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Subject   (reply to 83033)
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>> No. 83033 Anonymous
24th June 2017
Saturday 10:38 pm
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>The Government is hiding a devastating report that shows rehabilitation courses taken by thousands of jailed rapists and paedophiles make them more dangerous once they are released.

>According to the study, prisoners who take the courses are at least 25 per cent more likely to be convicted of further sex crimes than those who do not, suggesting that the sessions may have created hundreds of extra victims.

>The controversial Sex Offender Treatment Programme (SOTP), a six-month psychological group-therapy course, is believed to have cost taxpayers well over £100 million since it was set up in 1991.

>Before the report was compiled, about 1,000 prisoners had been taking the 'core' programme at a cost of about £7 million a year, many at eight sex offender treatment 'hubs' – specialist jails where thousands of such criminals are concentrated.

>The worst offenders went on to an 'extended' course, which was also found to make them more dangerous. An investigation by this newspaper has revealed:

>• The Ministry of Justice (MoJ) was initially reluctant to accept the bombshell findings, but after they were independently endorsed, it abruptly axed both programmes – but kept the decision secret;

>• Experts had for years been warning that the programmes were flawed, and there was no good evidence that they cut reoffending;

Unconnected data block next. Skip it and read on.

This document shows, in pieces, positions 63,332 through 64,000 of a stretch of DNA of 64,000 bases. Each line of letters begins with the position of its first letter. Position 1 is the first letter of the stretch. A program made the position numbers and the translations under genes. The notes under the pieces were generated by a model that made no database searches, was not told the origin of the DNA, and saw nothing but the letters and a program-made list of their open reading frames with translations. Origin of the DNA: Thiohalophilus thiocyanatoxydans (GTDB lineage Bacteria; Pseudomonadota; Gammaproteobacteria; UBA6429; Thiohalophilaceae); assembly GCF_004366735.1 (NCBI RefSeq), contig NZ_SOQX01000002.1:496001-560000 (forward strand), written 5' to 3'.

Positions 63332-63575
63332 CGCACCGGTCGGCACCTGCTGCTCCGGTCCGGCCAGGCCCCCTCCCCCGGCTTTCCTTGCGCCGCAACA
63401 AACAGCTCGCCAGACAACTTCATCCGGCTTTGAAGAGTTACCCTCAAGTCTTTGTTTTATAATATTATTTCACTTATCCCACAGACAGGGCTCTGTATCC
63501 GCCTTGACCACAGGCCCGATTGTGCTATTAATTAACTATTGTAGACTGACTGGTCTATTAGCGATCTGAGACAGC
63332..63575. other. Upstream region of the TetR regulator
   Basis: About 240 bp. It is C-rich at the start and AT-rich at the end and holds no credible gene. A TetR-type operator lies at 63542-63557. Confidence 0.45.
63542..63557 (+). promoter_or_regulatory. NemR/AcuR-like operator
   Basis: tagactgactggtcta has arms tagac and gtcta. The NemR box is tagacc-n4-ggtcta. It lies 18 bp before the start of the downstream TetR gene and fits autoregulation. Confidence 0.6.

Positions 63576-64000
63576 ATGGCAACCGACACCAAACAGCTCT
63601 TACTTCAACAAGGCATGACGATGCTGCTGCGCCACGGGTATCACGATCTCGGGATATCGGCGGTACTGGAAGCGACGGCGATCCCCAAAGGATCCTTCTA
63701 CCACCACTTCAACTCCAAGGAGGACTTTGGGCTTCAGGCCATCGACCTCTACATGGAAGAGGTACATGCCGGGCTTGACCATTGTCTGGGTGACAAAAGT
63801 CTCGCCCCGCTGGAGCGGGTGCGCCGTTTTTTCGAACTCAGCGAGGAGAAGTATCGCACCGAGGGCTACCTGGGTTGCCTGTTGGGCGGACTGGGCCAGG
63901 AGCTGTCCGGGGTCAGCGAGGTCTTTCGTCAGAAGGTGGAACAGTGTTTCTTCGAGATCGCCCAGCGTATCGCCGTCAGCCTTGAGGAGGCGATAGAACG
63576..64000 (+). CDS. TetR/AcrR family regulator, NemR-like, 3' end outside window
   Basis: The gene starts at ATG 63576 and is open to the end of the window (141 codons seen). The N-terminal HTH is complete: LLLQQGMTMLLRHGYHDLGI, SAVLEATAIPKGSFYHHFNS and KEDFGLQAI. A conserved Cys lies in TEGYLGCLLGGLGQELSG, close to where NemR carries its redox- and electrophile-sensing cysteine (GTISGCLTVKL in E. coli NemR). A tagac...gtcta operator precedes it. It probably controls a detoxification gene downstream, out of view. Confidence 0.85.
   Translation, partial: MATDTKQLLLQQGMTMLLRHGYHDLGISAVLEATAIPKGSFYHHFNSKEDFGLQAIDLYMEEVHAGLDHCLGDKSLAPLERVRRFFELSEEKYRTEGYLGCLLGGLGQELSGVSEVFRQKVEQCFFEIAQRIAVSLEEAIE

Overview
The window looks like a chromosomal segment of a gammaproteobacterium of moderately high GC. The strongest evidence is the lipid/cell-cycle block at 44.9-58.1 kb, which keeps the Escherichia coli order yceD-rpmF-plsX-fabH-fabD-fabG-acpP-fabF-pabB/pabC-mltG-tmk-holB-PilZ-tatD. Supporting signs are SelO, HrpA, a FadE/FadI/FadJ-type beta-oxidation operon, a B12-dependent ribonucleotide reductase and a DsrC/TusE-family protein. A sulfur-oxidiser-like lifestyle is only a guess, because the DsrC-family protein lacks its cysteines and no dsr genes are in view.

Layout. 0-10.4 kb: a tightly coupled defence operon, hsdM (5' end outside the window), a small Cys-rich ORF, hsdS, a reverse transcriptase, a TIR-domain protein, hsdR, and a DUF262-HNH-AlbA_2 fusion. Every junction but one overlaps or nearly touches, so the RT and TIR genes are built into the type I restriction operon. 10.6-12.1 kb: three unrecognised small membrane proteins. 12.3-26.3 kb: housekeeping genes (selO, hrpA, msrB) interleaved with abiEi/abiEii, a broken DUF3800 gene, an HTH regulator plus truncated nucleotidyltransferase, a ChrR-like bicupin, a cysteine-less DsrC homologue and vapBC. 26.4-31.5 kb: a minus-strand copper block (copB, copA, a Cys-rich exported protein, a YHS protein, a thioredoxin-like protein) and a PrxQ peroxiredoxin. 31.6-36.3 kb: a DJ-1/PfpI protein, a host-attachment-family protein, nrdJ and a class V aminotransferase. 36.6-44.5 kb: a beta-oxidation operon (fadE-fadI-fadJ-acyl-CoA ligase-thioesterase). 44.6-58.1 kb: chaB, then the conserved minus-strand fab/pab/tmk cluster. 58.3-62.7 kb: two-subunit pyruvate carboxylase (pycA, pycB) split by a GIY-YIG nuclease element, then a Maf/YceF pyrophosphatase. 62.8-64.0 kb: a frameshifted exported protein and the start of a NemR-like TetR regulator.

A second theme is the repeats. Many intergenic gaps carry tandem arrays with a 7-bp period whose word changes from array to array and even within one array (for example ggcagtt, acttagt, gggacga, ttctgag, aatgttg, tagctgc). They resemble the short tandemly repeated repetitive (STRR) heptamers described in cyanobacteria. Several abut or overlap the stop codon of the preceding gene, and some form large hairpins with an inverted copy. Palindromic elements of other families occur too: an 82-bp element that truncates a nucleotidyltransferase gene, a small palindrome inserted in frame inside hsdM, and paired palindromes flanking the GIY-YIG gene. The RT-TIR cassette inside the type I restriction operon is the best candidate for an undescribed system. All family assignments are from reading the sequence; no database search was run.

>• Paedophiles convicted of physically attacking children are especially likely to offend again after taking the SOTP;

>• The decision to keep the report secret was taken by former Justice Secretary Liz Truss, who rejected advice from officials.

>The Ministry has obtained legal advice about the report's likely impact. It warns that victims attacked by programme 'graduates' after their release may be able to sue the Government for damages.

>There are more than 11,000 sex offenders in jail, an eighth of the prison population. The SOTPs were introduced as part of a wave of 'cognitive behaviourial' courses that swept British jails in the 1990s. Other programmes, such as anger management sessions aimed at reducing violence, are still in use.

>In the SOTP, those convicted of sex crimes work with a course facilitator in groups.

>They attempt to examine the reasons for their crimes, and to change the mental attitudes behind them. Often, this involves discussing graphic details of their offences with fellow inmates.

>There have been numerous documented cases of criminals who underwent the SOTP and committed brutal crimes on their release.

>One of the worst was Clive Sharp, who took the course after being convicted and jailed three times for sexual attacks over a 30-year period, starting when he raped an underage girl when he was 17.

>He told his SOTP facilitator in the 1990s that he fantasised about tying up a woman, then raping and murdering her. In October 2012, after his last release, he fulfilled it when he invaded the North Wales home of vet Catherine Gowing, sexually tortured her, then killed and dismembered her. He is now serving life with a minimum 37-year term.

>Another was Tony Rice, who raped, strangled and fatally stabbed Naomi Bryant in Winchester in 2005, just nine months after being released on licence from a life sentence imposed for three rapes and sexual assaults.

>He won his freedom after taking the SOTP. The coroner at Naomi's 2011 inquest said the case was 'a wake-up call for those involved in offender management'. Rice is again serving life.


Further proof, if it was needed, that you can't rehabilitate paedos and sex offenders.

What should be done with them?
Expand all images.
>> No. 83034 Anonymous
24th June 2017
Saturday 11:13 pm
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I'm treated like a mentalist for saying this, but I know I am right. The only way to stop it all is to kill the filth who preys on innocent people, and to also kill the victims themselves. Especially paedophiles and their victims.
>> No. 83035 Anonymous
24th June 2017
Saturday 11:23 pm